Today’s Flora for Tomorrow (Madagascar)
Give digital access to and work towards the conservation of plants and fungi of Madagascar while training the next generation.
The biodiversity crisis is among the most urgent global threats facing humanity. Confronted by this challenge, it is critical to understand plant and fungal diversity and assess conservation priorities. Accurate species identification is essential for the safe and sustainable use of plants and fungi.
In Accelerated Taxonomy, one of the five research priorities in the Kew Science Strategy, we aim to tackle this challenge by developing and implementing new identification tools for recognising plant and fungal species.
The Today’s Flora for Tomorrow project team, based at Kew's office in Madagascar, is working to digitise and make available preserved botanical specimens at Kew's research centre and our partner Parc Botanique et Zoologique de Tsimbazaza (PBZT). In addition, we are carrying out IUCN Red List assessments of species' conservation status to support conservation planning and actions. Currently, the focus plants are in the Itremo Massif Protected Area managed by Kew. Furthermore, we are undertaking fieldwork to understudied areas to capture biodiversity data.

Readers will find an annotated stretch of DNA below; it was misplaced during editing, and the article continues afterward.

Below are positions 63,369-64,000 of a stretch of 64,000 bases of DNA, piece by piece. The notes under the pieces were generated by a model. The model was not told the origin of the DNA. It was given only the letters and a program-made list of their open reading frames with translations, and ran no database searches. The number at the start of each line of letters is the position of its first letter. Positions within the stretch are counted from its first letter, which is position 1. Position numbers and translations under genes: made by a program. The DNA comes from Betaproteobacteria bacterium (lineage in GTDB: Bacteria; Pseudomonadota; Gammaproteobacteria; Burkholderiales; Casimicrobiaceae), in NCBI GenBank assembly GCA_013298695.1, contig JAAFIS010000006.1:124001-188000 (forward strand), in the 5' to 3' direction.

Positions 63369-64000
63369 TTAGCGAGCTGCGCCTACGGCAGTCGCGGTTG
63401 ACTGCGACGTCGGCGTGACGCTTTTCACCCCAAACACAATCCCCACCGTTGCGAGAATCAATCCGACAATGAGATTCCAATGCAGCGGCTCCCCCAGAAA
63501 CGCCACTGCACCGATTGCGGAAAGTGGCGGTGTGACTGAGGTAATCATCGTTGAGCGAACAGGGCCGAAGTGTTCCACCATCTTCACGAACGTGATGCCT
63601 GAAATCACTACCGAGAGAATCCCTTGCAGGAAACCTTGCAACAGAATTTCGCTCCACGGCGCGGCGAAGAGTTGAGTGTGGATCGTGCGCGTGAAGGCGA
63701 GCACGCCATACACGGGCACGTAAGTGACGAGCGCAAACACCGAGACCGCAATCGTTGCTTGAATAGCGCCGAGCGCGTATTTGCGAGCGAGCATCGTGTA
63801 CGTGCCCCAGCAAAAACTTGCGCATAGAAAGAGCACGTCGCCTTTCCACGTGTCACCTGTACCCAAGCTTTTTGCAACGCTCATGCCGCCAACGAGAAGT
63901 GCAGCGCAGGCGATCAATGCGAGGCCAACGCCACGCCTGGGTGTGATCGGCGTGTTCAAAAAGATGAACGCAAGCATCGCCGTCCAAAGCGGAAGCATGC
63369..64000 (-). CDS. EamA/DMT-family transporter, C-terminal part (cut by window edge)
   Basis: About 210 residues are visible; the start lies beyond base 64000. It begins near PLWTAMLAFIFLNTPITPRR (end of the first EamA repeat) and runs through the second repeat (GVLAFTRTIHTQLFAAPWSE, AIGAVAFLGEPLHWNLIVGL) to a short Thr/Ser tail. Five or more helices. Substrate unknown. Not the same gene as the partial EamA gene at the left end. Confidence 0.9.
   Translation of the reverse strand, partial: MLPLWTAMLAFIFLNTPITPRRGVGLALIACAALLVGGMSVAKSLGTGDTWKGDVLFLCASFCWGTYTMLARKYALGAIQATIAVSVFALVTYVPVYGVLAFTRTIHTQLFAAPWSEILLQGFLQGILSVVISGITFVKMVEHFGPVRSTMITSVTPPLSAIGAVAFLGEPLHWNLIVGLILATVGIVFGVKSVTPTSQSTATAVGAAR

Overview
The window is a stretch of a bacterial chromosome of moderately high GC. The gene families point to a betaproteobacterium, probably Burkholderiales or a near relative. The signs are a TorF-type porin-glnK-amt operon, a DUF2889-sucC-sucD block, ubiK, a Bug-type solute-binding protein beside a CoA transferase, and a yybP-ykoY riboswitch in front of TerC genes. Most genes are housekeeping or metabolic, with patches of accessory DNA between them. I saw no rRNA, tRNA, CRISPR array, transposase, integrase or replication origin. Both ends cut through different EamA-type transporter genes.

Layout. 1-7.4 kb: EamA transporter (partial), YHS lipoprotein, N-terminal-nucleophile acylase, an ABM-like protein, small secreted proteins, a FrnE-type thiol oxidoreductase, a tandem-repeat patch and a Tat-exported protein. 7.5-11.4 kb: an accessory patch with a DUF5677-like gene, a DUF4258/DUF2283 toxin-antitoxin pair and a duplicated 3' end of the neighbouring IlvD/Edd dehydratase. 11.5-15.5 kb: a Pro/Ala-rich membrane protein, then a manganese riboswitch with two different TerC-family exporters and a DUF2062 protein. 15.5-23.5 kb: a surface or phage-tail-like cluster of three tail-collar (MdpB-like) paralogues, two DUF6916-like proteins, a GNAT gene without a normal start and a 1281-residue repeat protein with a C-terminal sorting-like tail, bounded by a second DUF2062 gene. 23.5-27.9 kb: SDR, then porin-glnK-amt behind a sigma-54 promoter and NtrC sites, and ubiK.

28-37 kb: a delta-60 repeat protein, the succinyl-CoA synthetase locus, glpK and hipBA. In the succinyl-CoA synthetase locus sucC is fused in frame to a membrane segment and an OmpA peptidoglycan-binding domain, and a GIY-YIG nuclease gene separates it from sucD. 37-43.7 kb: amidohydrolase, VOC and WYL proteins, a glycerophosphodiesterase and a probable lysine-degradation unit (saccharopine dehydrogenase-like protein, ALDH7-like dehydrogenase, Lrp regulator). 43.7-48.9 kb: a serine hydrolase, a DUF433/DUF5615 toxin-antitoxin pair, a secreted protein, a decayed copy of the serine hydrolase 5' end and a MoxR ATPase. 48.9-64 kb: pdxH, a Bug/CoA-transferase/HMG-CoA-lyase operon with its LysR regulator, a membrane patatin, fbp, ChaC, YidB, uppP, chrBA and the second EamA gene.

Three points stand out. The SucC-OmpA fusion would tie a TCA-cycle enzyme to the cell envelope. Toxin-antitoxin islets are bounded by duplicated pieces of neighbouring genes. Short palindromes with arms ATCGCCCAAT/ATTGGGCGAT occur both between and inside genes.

This project boosts our effort to train the next generation of experts in plant and fungal taxonomy and identification. Postdoc (Anna Ralaiveloarisoa) is performing the first large-scale study of Malagasy fungi based on morphology and molecular data. It will create baseline data of fungi to increase capacity in Madagascar for conserving and enhancing biodiversity and natural capital. Additionally, three PhD students are being trained in a collaboration with Kew and the University of Antananarivo: Landy Rajaovelona is studying orchid diversity and conservation, Fitiavana Rasaminirina is studying the sedge genus Bulbostylis which is most diverse in open habitats such as the Central Highlands, and Princy Rajaonarivelo Andrianina will focus on succulent plant species threatened by trade.
- Digitise and make available specimens of plants and fungi, and provide necessary equipment on-site in Madagascar for digitising current and future specimens.
- Train the next generation of plant and fungal scientists in Madagascar
- Digitised specimens of plants and fungi
- Equipment on-site in Madagascar for digitising current and future specimens
- Trained plant and fungal scientists
- Identification tools for plants and fungi
- IUCN Red List extinction risk assessments
Rasaminirina F, Rakotoarimanana V, Ralimanana H, Rabehevitra D, Larridon I (2022)
Kew Bulletin 77: 301-308.
Griffiths M, Ralimanana H, Rakotonasolo F, Larridon I (2022)